News / Health

Race On to Develop New Antibiotics

Carbapenem-resistant Klebsiella pneumoniae bacteria
Carbapenem-resistant Klebsiella pneumoniae bacteria

Multimedia

Vidushi Sinha

Drug companies are struggling to develop new and more effective antibiotics to combat the growing worldwide threat from drug-resistant germs.  In this second of her 2-part report on "Battling Superbugs," we examine the looming public health danger, and the challenges drug companies face in bringing new antibiotics to market.

Medical experts watching the rising tide of drug-resistant bacteria have begun sounding the alarms.  They say life-threatening infections could jeopardize surgeries, cancer treatment, organ transplants, and many other specialized medical procedures.

And some warn that if new anti-microbial drugs are not developed within the next few years, billions of people will be left nearly defenseless against some lethal bacterial infections.

Such concerns have prompted the Infectious Disease Society of America (IDSA) to call for the development of 10 new antibiotic drugs by the year 2020, an initiative the group calls "10 by 20."

“The 10 by 20 initiative is IDSA’s challenge to the global community to come together to bring the right group of people together. People in government, industry, academia, policy makers to figure out the right combination of incentives that both will motivate companies who want to develop new antibiotics and also to find new ways to manage these products over time," said Robert Guidos, Vice President of IDSA.

Experts say that the hour of reckoning has arrived, and that if efforts to combat the problem are not launched now, dangerous diseases eradicated long ago could make a comeback.

Thomas Frieden, director of the U.S. Centers for Disease Control and Prevention, shared that concern recently with Capitol Hill lawmakers. "If we don't improve our response to the public health problem of antibiotic resistance, we may enter a post- antibiotic world in which we will have few or no clinical interventions for some infections," he said.

Recent studies have shown that there are very few new antibiotics in the development pipeline that would work against lethal infections born out of bacterial resistance such as Methicillin-resistant Staphylococcus aureus, commonly known as MRSA, or carbapenem-resistant Klebsiella pneumoniae, or CRKP for short.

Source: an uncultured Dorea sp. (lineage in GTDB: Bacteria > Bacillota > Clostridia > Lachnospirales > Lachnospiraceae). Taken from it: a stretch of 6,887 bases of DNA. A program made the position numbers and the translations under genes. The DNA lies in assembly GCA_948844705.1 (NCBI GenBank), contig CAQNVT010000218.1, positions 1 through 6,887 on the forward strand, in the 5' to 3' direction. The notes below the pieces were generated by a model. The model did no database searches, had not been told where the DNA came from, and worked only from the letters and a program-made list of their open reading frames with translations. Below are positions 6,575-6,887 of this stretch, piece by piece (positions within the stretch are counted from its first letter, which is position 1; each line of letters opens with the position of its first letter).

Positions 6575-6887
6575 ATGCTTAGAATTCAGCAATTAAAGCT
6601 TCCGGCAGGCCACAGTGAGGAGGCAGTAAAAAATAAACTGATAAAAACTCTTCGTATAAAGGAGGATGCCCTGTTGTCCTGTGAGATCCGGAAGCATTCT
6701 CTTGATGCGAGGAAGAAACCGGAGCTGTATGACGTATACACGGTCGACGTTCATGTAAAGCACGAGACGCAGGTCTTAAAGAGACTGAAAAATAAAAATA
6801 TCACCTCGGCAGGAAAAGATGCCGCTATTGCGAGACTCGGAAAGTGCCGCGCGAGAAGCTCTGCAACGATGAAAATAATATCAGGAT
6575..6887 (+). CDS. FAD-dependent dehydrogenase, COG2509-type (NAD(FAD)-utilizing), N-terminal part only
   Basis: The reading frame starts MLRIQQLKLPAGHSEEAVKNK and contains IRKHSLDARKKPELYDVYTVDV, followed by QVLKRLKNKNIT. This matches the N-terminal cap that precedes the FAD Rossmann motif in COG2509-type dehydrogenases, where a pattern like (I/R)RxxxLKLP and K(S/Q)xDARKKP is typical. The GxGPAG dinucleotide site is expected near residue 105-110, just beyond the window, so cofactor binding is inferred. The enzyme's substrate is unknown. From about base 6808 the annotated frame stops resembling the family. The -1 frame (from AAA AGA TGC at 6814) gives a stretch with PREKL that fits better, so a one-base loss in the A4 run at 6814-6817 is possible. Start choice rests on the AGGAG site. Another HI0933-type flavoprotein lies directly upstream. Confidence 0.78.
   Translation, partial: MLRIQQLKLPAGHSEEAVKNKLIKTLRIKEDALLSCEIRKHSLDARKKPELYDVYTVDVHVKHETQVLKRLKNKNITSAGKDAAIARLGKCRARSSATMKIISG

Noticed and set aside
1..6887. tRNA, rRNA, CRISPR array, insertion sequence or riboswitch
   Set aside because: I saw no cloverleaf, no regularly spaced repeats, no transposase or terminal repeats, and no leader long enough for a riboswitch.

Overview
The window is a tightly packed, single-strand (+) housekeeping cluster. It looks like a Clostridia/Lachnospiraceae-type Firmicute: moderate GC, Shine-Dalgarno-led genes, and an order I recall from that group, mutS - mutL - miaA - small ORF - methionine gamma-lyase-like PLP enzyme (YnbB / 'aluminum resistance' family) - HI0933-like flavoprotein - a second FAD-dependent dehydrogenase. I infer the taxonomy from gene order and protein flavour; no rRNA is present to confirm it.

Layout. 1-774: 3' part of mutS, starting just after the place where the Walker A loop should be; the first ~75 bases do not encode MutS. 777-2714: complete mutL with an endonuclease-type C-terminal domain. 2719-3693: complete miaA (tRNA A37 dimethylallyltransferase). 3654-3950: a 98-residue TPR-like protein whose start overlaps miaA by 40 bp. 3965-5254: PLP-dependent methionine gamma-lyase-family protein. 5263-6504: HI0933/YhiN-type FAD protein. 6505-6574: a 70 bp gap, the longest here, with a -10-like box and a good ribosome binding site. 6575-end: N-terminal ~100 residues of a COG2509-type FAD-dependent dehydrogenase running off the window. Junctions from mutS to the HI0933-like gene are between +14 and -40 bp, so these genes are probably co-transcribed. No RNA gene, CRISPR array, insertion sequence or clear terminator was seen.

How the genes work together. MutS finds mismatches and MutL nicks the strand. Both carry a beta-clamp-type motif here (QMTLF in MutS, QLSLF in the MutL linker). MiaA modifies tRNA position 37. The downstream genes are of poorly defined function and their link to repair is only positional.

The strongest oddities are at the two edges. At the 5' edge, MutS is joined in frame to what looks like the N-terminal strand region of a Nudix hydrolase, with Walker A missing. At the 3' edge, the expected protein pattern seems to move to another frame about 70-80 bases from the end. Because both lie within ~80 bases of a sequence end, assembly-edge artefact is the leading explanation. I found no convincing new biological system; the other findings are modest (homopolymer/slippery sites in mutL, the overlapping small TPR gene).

About 2 million MRSA infections have been reported in U.S. hospitals each year since 2002.

Barry Eisenstein is Vice President of Cubist, an American drug company with a new anti-MRSA drug in development, as well as many others.

He says neither the federal regulatory environment nor the pharmaceutical market are favorable for companies trying to develop antibiotics. “The expense and difficulty of doing these...trials for the most important diseases have become very hard and very difficult to the point that many of the big companies have actually gotten out of the field of antibiotic development because they don’t feel that it’s worth the investment," he said.

Some drug company executives contend that financial returns on investments made in a new antibiotic are significantly lower than for other new drugs reaching the market.

“Think about the cholesterol-lowering drug - it’s not uncommon for many of the statins to be bringing in $5 - 10 or more billions per year. For an antibiotic to sell at a half a billion is considered a blockbuster, almost unheard of," he said.

Eisenstein says the push to make "a perfect drug" that is both safe and effective beyond a shadow of doubt has considerably slowed the pace of new antibiotics reaching the market.

To get companies back in the antibiotics game, Eisenstein says two things have to be done.

“The regulatory risk - to decrease the great hurdles to get approval and increase the likelihood of being able to get a drug approved in a shorter period of time, at a higher proportion of probability. And then on the economic side, to enable the companies to have greater incentives to overcome what we call market failure," he said.

Drug companies note that the newest antibiotics, typically, are likely to be prescribed more carefully and used more sparingly - meaning slower sales and smaller profits for the companies that develop them.

Neverthless, public health experts say one new antibiotic has already been approved for use in the United States, and they are hopeful that the ambitious goal  of developing nine more by 2020 can be achieved.

You May Like

Turbulent Transition Imperils Tunisia’s Arab Spring Gains

Critics say new anti-terrorism laws worsen Tunisia's situation while others put faith in country’s vibrant civil organizations, women’s movement More

Burundi’s Political Crisis May Become Humanitarian One

United Nations aid agencies issue warning as deadly violence sends tens of thousands fleeing More

Yemenis Adjust to Life Under Houthi Rule

Locals want warring parties to strike deal to stop bloodletting before deciding how country is governed More

This forum has been closed.
Comments
     
There are no comments in this forum. Be first and add one

Featured Videos

Your JavaScript is turned off or you have an old version of Adobe's Flash Player. Get the latest Flash player.
Texas Town Residents Told to 'Just Leave' Ahead of Flood Threati